He invested some two hundred thousand dollars with Captain Ford and associates who organized the New York City Plate Glass Company. Construction of a glass plant already started by Ford at Creighton, Pennsylvania, was then completed, and in 1883 the new factory went into production. Determined that this enterprise should not go the way of its predecessors, Mr. Pitcairn became active in its management.
Plate glass was now being produced on a successful basis for the first time in American history. This original plant was to continue in operation for forty years before being dismantled and replaced with the modern factory in existence today and still known as Works No. 1.
On August 17, 1883, the corporate name was changed to Pittsburgh Plate Glass Company, as it is known today.
Captain John Ford who by this time had formed the habit of building glass plants now left his interest in the hands of his two sons and journeyed up the Allegheny River to Tarentum, Pennsylvania, where he undertook to build another glass plant. Again it was John Pitcairn whose financial support made the venture possible and enabled it to succeed.
The new plant at Tarentum, when completed, about 1886, was sold to the Pittsburgh Plate Glass Company for one million dollars in common stock and became Works No. 2, whereupon Captain Ford proceeded up the river to build still another.
This time he selected an unsettled site on the east bank of the Allegheny River about forty miles above Pittsburgh. Here Captain Ford built not only a glass plant, but a town as well.
Ford City, Pennsylvania, is named in honor of this adventurous, pioneer builder of glass plants. Aside from the glass plants which still constitute its principal industry, a feature of the town is its park. Originally planned when the site of the town was mapped in 1887, it contains a statue of John B. Ford, standing, his hands clasped behind him, facing the factory he built.
Hardly had operations begun in 1888 as the Ford City Plate Glass Company, when negotiations to buy the property began. In 1890 the payment of one million five hundred thousand dollars in stocks and bonds purchased Works No. 3.
Almost at once, another factory was built on a site immediately adjoining Works No. 3. This new plant, Works No. 4, was equipped with the newest type of grinding and polishing machinery which was installed by skilled mechanics specially imported for the purpose.
Charleroi, Pa.
Charleroi, Pennsylvania, 1898—named for its sister glass city of Belgium was once identified as Works Nos. 6 and 7. Here the army in the first World War conducted research on military optical glass.
This was a period of great industrial and commercial expansion—instant demands for plate glass exceeded production capacity. Lack of experience, among other factors, was the principal handicap of most of the newer glassmaking organizations that had come into being. The expansion was too rapid and resulted in the panic of 1893 causing the collapse of all but a few manufacturers in the industry. The Pittsburgh Plate Glass Company in 1895 acquired four other plate glass companies with plants located at Charleroi and Duquesne, Pennsylvania; Elwood and Kokomo, Indiana; and at Crystal City, Missouri.
The Company now had nine plants with a combined annual production capacity of twenty million square feet of polished plate glass. Its already extensive resources were rapidly employed to develop the facilities of these new units. There remained only three other companies which continued to operate with a combined capacity of five million square feet annually.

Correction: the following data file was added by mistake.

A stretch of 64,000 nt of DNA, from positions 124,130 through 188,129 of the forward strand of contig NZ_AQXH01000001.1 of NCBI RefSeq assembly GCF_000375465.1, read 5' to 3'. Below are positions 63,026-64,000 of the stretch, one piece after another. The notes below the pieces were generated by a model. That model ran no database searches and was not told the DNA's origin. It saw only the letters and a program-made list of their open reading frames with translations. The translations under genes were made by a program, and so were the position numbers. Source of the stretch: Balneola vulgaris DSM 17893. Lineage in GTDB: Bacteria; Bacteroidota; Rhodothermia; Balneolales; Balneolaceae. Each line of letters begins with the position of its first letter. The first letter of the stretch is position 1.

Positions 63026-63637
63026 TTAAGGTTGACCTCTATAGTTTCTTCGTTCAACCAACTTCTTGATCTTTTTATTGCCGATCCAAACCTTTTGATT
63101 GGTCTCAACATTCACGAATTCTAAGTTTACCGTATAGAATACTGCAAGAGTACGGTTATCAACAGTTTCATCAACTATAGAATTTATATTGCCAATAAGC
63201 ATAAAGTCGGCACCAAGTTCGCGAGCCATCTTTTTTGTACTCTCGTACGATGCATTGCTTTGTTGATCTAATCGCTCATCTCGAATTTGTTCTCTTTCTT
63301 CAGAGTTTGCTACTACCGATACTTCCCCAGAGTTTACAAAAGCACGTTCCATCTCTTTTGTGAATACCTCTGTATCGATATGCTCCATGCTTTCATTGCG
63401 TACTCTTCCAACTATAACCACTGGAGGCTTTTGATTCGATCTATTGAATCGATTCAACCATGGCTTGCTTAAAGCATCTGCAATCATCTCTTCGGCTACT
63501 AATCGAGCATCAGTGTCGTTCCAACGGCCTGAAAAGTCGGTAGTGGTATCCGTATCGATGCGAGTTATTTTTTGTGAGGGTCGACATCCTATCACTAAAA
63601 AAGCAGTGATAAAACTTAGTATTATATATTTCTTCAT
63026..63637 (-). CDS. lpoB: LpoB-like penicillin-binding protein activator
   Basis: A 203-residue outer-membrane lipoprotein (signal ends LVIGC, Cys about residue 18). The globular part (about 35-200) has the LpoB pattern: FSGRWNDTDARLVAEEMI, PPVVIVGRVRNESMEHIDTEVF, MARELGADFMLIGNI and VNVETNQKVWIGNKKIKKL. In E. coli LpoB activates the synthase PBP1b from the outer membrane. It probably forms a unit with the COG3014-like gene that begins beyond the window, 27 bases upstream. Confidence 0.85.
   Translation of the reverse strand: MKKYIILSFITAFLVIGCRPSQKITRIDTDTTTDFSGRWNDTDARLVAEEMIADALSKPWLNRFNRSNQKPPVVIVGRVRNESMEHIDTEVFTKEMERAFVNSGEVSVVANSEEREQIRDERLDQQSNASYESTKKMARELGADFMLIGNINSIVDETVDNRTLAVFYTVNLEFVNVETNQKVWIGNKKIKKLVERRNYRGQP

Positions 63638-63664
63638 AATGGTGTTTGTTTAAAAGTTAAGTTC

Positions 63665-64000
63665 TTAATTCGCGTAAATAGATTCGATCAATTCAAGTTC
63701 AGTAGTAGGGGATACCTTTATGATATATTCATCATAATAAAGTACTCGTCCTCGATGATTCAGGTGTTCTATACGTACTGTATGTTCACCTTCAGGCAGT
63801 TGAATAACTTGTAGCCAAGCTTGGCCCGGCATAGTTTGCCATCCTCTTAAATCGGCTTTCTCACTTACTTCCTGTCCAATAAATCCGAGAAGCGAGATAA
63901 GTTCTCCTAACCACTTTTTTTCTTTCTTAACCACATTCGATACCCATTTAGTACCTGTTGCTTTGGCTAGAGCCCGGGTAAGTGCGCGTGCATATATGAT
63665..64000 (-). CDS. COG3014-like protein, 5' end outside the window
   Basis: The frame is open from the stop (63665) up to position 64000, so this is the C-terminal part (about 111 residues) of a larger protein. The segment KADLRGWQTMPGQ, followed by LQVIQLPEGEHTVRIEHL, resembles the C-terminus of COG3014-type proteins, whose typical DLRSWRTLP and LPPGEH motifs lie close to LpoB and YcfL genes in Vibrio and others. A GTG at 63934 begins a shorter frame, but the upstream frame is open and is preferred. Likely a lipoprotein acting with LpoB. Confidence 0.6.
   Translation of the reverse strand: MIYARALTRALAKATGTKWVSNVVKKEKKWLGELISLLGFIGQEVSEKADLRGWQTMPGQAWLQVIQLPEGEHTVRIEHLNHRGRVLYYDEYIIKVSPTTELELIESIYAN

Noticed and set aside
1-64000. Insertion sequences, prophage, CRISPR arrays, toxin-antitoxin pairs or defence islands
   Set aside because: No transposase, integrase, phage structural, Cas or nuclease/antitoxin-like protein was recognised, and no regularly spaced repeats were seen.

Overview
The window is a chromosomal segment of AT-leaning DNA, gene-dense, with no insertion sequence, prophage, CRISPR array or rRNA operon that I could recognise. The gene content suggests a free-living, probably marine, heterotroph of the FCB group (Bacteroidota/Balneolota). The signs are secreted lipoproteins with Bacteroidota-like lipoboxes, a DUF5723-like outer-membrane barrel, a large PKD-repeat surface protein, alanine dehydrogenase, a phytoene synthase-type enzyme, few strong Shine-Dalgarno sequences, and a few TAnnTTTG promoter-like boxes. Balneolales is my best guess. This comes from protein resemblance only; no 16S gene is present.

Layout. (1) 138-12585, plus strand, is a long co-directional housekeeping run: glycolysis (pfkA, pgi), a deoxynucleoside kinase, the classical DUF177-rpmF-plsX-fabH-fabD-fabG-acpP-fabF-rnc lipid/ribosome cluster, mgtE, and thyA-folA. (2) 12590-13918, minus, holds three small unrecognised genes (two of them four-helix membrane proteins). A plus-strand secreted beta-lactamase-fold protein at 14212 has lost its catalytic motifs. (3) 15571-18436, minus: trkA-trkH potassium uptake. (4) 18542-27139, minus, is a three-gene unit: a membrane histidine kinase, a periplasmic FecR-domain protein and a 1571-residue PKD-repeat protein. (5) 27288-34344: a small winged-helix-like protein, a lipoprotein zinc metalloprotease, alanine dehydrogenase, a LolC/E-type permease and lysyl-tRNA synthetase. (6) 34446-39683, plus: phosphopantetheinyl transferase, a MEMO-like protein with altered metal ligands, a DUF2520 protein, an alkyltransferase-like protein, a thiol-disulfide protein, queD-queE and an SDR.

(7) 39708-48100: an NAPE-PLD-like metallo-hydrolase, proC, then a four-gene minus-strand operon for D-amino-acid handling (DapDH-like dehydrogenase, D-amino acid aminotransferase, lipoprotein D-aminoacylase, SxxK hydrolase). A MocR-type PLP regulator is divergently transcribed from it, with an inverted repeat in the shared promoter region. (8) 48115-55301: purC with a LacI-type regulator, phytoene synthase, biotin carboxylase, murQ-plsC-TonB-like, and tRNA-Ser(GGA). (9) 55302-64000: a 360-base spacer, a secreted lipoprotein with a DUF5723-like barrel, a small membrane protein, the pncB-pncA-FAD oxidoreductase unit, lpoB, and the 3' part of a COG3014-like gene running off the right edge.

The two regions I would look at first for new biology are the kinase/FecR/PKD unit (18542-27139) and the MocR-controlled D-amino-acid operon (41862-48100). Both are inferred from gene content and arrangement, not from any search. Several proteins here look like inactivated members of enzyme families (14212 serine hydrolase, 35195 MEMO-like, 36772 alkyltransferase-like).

The history of glassmaking at Crystal City dates back to 1871, and is somewhat similar to Ford City in that it also involved the founding of a town. Failing completely in 1876 it was taken over by new interests and was producing some plate glass by 1880 although not on a commercially successful basis.
The Pittsburgh Plate Glass Company, as we know it today, had its beginning in 1895.
The Company was then reorganized; the capital stock increased to ten million dollars; Edward Ford was elected President; Artemus Pitcairn (brother of John), Vice President.
... Keep reading in the 1946 PPG Glass Manual

Stained Glass Examples from Catalogue A:

PPG stained glass · BB · ca.1900 PPG stained glass · DD · ca.1900 PPG stained glass · EE · ca.1900 PPG stained glass · FF · ca.1900

Millet's Prism Tile ca.1900:

PRISM GLASStoltec

Reflex Co prism tile

SPREADS LIGHT IN DARK PLACES.

What is Prismatic Glass?
It is an arrangement of sections of clear glass, having one side smooth and the inner side grooved deeply into prisms. The rays of light, upon entering through the window, are thus bent and deflected into all parts of the room.
Pittsburgh Plate Glass Company · Catalogue A · ca.1900
Catalog Notes: "The catalog is undated. It gives the manager's name and business address of their Philadelphia warehouse, 1012-18 Filbert St. PPG was at this address from 1899 to 1905, and the 1910 Official Hand Book, City Hall, Philadelphia gives this address and Henry E Sealey as manager. By 1912 another tenant occupied the space."


Reflex Co prism tile (Pittsburgh Plate Glass Company) Reflex Co prism tile (Pittsburgh Plate Glass Company) Reflex Co prism tile (Pittsburgh Plate Glass Company)
eBay #302533007438
  • Embossed on the bottom prism: "REFLEX CO PAT JUNE 98 5", referring to design patent D28,909 by Louis J. Millet (1853-1923) of Chicago, dated June 21, 1898. The "5" is perhaps a mold# or indicates the prescription (refraction angle).
  • "Reflex Co" is the "Reflex Glass Company", incorporated in 1898, but the tiles were apparently made by PPG: it's the same tile shown in their Catalogue A ca.1900 (above).
  • "Louis J. Millet was an educator, industrial art school founder, and interior designer in the United States. He was a celebrated stained glass artist. He worked on Louis Sullivan and George W. Maher projects and went into business with portraitist George Healy at the interior design firm Healy & Millet offering services including interior decoration, floor tiling, and wood mantels. Millet was nationally known for his decorative work, frescoes, and stained glass." —Wikipedia
  • "For the stained glass and other interior decoration of the National Farmers' Bank [at Owatonna, Minnesota, built 1907-08], architect Louis Sullivan turned to Louis J. Millet, an old friend from his student days in Paris. Millet and Sullivan met at the École de Beaux-Arts around 1874 and formed a lifetime friendship. In concert with George Grant Elmslie, Millet executed the bank's stained-glass windows incorporating several unique innovations in his mosaic-like American Glass. The two panes were removed from the northeast corner of the lobby, presumably in the 1940 remodeling, trimmed at the bottom and refitted in the stairwell. Each section is presently installed on its side." —Information Plaque at the Farmers' Bank

Prism Glass 1923: